The best of both worlds
Plenty of people can’t wait to get back to a fully face-to-face Christian life, but that doesn’t mean we should jettison all the technological work we’ve done over the past four months. In fact, there are a number of parishes in the Diocese that are doing just the opposite.
Thanks to a group of digital natives at Park Road Anglican in South Carlton, a high-quality livestream of services was possible all the way through lockdown – and the plan is to continue this after in-person services return to “normal”.
“With the livestream, we’ve been amazed by the reach and the ease with which people from church are able to invite people to check church out,” says rector the Rev Gary Bennetts.
“Our approach has been to make the stream as much like Sunday church as possible, and there seems to be a good level of appreciation [from] church folks, friends of church people and other contacts.”
He agrees with public comments that people’s use of the internet post-COVID will undergo long-lasting change. When he combines that with the increased access for people who don’t normally attend church, it’s a no-brainer for Mr Bennetts to see funds and effort go into livestreaming at Park Road.
“Ministry has taught me there is more genuine faith out there in the community than perhaps church attendance accurately reflects,” he says. “And there are significant reasons why some people can’t come to church – disability, sometimes mental illness, sometimes things like children’s behaviour issues. There are people who would love to come to church but simply can’t.”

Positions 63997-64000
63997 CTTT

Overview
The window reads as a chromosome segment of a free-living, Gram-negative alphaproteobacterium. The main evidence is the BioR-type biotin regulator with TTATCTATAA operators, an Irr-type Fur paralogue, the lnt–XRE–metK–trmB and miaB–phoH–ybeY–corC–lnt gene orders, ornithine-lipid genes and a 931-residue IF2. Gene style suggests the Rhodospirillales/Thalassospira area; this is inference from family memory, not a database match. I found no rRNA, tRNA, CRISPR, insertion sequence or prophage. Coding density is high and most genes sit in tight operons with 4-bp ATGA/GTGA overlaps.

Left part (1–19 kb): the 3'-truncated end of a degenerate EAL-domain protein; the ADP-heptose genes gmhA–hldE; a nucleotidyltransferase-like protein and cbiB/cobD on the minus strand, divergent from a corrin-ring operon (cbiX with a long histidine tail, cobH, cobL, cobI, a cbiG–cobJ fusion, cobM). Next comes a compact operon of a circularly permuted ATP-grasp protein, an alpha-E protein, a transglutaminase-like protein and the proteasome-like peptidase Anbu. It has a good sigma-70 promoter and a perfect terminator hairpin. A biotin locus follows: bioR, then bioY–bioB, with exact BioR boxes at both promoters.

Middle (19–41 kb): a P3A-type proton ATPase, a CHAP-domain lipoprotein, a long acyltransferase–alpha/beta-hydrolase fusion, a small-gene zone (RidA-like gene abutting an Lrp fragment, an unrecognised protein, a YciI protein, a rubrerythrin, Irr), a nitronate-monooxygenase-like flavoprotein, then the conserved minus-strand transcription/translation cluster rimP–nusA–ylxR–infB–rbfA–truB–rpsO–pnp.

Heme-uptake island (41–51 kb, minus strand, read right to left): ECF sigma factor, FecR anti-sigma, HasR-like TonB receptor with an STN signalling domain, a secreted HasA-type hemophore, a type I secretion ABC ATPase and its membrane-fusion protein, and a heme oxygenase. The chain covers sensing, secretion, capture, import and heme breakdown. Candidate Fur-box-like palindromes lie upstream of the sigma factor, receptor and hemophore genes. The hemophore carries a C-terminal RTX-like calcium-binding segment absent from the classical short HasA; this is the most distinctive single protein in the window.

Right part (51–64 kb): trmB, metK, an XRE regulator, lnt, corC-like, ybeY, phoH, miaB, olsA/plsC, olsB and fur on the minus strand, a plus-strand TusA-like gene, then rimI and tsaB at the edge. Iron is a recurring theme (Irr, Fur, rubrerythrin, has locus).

“[Livestreaming] might be the best outreach tool we’ve ever had”.
Livestreaming of services has also been a roaring success at Jamberoo, near Kiama. Rector the Rev Jodie Mc Neill plans to continue it indefinitely, saying, “It might be the best outreach tool we’ve ever had”.
“The stats for our Facebook Live were higher this past weekend when ‘open’, than a month ago with closed doors,” he says. “There are just lots of people who continue to watch.”
He agrees with Mr Bennetts that continuing to livestream services makes it easier for members who otherwise wouldn’t be able to attend, but adds that it has also provided opportunities for extraordinary community engagement.
“I was down with the [volunteer RFS], chatting to one guy, and he said, ‘Are you still going through Revelation?’ – so they’re watching! The other day I was at Maccas in Fairy Meadow [half an hour north of Jamberoo] and this guy says to me, ‘It’s Jodie from Jamberoo! I’ve been watching you on Facebook!’ There are all these connections. That’s very exciting.”
Engaging with the word and prayer
At Blacktown, rector the Rev Luke Thomson decided he might as well take advantage of the fact church members were spending more time in front of their screens during lockdown. He set up an online visual aid he christened “Bible-ology” to help people unpack the passage of Scripture linked to each week’s sermon – and says it has worked so well he plans to keep using it.
“We encouraged Bible studies to use [Bible-ology] to guide their group as they met online, and had some discussion questions as part of that process,” he says.
“It meant we could go deeper in the text than we normally would, having that second bite for people to engage with it. It also meant that others who aren’t in a Bible study group have engaged more with the text before the Sunday sermon than they normally would – and for a book like Habbakuk that was especially useful!
“It was really well received, so we would look to keep doing it for some sermon series in the future.”
The Rev Peter Stedman from Norwest Anglican has already decided the weekly video of news from the parish (and around the world) will continue post-COVID. And while the church reopened its doors on June 21 he says that, for the moment, the Q&A after each sermon will still continue online by text or through the Facebook feed – depending on whether the questioner is sitting in the church building or on their couch.